(Photo by HomeVisit An enormous brick fireplace anchors the living room. The nickel flashing that fronts the firebox is decorative, as well as practical.)

Tiny bells fastened to the gate chime to announce your arrival at this Tudor-style cottage in the Wesley Heights neighborhood of Northwest Washington. As you continue up the flagstone path, you almost expect Little Red Riding Hood or Hansel and Gretel to greet you at the door.

Martha Moffett Bache built the home in 1941, two years after her husband died. Bache was an accomplished artist who specialized in landscapes and miniatures. Several of her works are in the collections of the Smithsonian Institution, including her painting, “Wartime Marketing, 1942.”

Born in Flint, Mich., Bache came to Washington in the mid-1920s. During World War I, she worked with the Army Medical Corps as a rehabilitation aide, teaching arts and crafts to wounded servicemen at Walter Reed hospital. She remained in the home for 42 years before she died at age 89 in 1983.

Bache kept the original blueprints and architectural drawings of the house by architect V.T.H. Bien, and they have been passed down to each subsequent owner. Bien, a native Washingtonian and MIT graduate, designed several homes in the area.

It may have been Bache’s artistic eye or Bien’s meticulous craftsmanship or a combination of the two, but this house brims with charm and character. The details are what draw you in. It is a house you need to see several times to appreciate all the care that has gone into this home.

Rugged stone is the main element of the exterior, but the smooth brick, arranged in decorative patterns, creates a pleasing counterpoint. Ludowici clay tiles adorn the roof. The wood entry door contains a lead-glass speakeasy window that opens and closes.


(Photo by HomeVisit The front room, which was once Bache’s studio, has a cove ceiling, wainscoting and shutters on the interior of the windows.)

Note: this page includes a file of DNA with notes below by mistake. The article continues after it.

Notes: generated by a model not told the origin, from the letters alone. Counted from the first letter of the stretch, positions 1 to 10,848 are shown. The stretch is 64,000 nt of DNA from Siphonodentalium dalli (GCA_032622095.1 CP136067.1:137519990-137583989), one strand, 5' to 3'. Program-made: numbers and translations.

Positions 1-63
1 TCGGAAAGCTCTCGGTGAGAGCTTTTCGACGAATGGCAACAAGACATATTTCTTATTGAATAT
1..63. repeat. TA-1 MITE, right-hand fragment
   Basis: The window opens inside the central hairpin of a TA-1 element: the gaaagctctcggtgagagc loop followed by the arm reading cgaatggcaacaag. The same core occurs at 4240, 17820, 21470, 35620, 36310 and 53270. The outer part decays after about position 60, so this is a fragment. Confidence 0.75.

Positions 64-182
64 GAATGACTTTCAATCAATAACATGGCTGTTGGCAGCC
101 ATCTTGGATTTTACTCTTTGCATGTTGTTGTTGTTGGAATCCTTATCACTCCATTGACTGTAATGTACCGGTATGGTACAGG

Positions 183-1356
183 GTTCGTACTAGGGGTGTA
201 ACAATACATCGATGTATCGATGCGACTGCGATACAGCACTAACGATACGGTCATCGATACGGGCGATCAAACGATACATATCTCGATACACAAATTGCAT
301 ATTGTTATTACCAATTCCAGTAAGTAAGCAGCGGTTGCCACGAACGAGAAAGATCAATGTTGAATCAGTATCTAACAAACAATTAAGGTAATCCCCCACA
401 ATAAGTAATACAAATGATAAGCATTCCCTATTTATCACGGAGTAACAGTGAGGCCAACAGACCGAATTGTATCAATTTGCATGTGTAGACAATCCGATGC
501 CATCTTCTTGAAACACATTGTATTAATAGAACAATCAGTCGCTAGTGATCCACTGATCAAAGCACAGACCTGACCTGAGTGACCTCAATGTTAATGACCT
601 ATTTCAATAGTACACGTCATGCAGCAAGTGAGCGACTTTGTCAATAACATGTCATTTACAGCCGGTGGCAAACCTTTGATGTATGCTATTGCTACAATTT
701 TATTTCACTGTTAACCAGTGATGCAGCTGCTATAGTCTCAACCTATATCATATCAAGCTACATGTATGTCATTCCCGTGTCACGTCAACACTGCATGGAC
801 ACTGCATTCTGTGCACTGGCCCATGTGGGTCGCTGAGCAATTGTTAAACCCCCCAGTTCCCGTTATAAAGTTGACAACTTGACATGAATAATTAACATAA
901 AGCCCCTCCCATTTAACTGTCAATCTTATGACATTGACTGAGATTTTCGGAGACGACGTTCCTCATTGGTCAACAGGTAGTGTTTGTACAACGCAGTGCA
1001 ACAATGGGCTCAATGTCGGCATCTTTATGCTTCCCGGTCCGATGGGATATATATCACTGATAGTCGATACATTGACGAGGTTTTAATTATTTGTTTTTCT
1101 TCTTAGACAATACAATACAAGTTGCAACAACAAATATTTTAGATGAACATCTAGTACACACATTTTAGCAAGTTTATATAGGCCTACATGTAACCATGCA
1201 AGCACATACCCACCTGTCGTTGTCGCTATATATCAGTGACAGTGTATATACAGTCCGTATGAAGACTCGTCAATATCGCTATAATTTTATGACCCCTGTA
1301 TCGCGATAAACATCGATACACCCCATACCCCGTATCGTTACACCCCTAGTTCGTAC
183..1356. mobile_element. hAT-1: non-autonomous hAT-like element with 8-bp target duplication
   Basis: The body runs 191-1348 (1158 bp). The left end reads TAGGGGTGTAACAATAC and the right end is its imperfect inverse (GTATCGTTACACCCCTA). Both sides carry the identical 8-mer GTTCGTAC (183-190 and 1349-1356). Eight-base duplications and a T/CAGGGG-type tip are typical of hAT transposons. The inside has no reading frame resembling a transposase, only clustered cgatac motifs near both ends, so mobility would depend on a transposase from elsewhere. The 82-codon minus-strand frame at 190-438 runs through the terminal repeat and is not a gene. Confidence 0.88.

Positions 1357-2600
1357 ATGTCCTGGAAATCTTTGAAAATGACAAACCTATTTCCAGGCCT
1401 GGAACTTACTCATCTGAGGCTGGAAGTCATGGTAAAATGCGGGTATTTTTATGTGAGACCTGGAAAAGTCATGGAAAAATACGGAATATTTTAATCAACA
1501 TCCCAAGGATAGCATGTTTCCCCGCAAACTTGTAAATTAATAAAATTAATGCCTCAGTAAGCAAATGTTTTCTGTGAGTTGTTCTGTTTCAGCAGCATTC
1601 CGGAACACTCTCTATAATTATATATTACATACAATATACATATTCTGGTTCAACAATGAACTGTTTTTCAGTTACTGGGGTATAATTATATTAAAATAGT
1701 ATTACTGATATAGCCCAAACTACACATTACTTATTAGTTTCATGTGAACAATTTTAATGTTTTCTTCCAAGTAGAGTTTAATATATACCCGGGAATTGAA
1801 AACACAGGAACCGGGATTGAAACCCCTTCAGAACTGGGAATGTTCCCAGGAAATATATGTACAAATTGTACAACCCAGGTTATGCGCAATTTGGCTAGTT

The front room, which was once Bache’s studio, has a cove ceiling, wainscoting and shutters on the interior of the windows. The kitchen was updated by the third owners of the home.

An enormous brick fireplace anchors the living room. The nickel flashing that fronts the firebox is decorative, as well as practical. Wood beams stretch across the ceiling. A Dutch door opens to the back yard.

In the spacious fenced back yard, an adorable garden cottage could be a children’s playhouse or a place to store garden supplies. The second owner designed the landscaping so that a variety of plants flowered through three seasons.


(Photo by HomeVisit The back yard includes a flagstone patio.)

What is remarkable about this house, besides its charming details, is how each owner has been a steward to the home, preserving its character. An oil painting of the house by Bache has been passed down from owner to owner. Tucked into the back of the painting are postcards sent to Bache that have been wrapped in plastic and preserved all these years.

“It really comes from Martha’s spirit in the house,” owner Brad Welling said. “She built this house essentially as her art studio. She lived in this art studio because itself is a piece of art. You just feel that inspiration, warmth and feeling in the house. I think that’s why every owner wants to preserve it.”

The five-bedroom, four-bathroom 2,817-square-foot house is listed at $1.4 million.

Listing: 4532 Macomb St. NW, Washington, D.C.

Listing agents: Brett West and Emily Gordon, McEnearney Associates

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